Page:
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SIR JOHN FROISSART Chronicles of England, France, Spain and the adjoining countries from the latter part of the reign of Edward II to the coronation of Henry IV. Vol.5

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SIR JOHN FROISSART
Chronicles of England, France, Spain and the adjoining countries from the latter part of the reign of Edward II to the coronation of Henry IV. Vol.5
page 292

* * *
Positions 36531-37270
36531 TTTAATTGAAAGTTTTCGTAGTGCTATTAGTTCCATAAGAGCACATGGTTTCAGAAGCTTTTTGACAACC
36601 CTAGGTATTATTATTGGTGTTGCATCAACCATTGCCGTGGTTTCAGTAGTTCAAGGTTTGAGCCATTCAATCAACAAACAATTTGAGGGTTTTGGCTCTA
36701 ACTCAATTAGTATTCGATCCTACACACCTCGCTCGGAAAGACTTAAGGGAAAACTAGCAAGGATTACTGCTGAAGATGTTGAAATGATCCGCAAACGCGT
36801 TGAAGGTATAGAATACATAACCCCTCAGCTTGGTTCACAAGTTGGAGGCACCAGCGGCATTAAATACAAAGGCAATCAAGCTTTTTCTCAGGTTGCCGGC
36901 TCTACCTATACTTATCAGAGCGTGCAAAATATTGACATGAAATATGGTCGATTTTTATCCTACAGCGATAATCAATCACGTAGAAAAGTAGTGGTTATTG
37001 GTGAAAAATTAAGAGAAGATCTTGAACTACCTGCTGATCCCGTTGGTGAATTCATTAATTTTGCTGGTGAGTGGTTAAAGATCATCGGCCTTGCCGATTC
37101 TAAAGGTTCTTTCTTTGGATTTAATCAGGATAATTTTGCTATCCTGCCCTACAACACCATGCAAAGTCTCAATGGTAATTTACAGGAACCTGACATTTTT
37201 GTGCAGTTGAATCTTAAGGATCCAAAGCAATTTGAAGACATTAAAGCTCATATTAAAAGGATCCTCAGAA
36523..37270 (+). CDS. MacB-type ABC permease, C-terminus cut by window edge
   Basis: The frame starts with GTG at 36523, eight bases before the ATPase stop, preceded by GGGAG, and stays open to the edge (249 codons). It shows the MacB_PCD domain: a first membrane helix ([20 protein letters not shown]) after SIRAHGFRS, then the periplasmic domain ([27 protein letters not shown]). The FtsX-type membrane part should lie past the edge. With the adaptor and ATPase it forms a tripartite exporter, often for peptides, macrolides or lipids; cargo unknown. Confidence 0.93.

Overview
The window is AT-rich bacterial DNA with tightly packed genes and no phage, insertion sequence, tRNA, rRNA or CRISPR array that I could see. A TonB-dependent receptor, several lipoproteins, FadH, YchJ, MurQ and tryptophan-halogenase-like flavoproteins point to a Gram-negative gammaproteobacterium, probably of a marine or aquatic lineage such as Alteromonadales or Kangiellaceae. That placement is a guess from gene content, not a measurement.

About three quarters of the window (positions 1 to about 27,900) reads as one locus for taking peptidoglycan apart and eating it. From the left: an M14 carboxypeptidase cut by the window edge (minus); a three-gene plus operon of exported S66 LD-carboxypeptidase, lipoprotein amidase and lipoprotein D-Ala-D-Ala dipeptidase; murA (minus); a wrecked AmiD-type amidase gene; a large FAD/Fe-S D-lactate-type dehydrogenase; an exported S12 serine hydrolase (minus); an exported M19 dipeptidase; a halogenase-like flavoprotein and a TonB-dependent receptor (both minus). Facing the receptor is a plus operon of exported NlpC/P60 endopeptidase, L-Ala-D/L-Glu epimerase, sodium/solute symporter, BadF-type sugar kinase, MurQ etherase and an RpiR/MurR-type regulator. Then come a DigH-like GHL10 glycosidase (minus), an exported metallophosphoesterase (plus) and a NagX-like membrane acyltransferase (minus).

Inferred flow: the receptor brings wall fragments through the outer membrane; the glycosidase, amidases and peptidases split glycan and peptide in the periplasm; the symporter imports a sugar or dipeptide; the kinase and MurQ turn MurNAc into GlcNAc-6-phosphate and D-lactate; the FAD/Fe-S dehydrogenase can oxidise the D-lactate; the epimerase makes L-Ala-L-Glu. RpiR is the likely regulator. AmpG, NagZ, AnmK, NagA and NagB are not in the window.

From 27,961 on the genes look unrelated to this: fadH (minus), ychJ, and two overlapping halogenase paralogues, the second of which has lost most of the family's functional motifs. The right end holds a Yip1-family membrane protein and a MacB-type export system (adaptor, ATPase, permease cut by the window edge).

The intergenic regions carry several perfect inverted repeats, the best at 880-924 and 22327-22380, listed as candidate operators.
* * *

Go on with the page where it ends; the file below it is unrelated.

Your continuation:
his breaft $ but tl# point flipped off ihe fteel breaft-plate, and pierced the hood, which was of good, mail, and, entering his neck, cut the jugular vein, and pafled quite through, breaking off at the (haft with the head ; fo that the truncheon remained in the neck of the fquire, who was killed, as you may fuppofe. The Englifh fquire pafled on to hw chair, where hé feated himfelf* The French lords, who had feen the ftroke and the broken fpear in his neck, haftened to him : they immediately took off his helmet, and drew out the fpear. On its being extra&ed, he turned himfelf about without uttering a word, and fell down dead. The Englifh fquire hurried to his relief, crying out to have the blood ftaunched, but could not arrive before he expired, Nicholas Clifford was then exceedingly vexed, for having by ill fortune flain a valiant and good man at arms. AH who at that time could have feen the defpair of the count de la Marche, who had fuch an affe&ion for his deceafed fquire, would furely have much pitied him : he was in the greateft diftrefs, for he efteemed him above all others. The conftable was prefent, and endeavoured to comfort him, frying, 'that fuch things were to be expe&ed in fimil?r combats. It has turned out unfortunate for our fquire, but the Englifhman could not help it/ He then addreffed himfelf tô the Englifh,—c Come, come to dinner, for it is ready/ The conflable led them, as I may fay, • againft their wills to the caftle to dinner, for they wifhed nojt to go there on account of the death of the Frenchman, The 181


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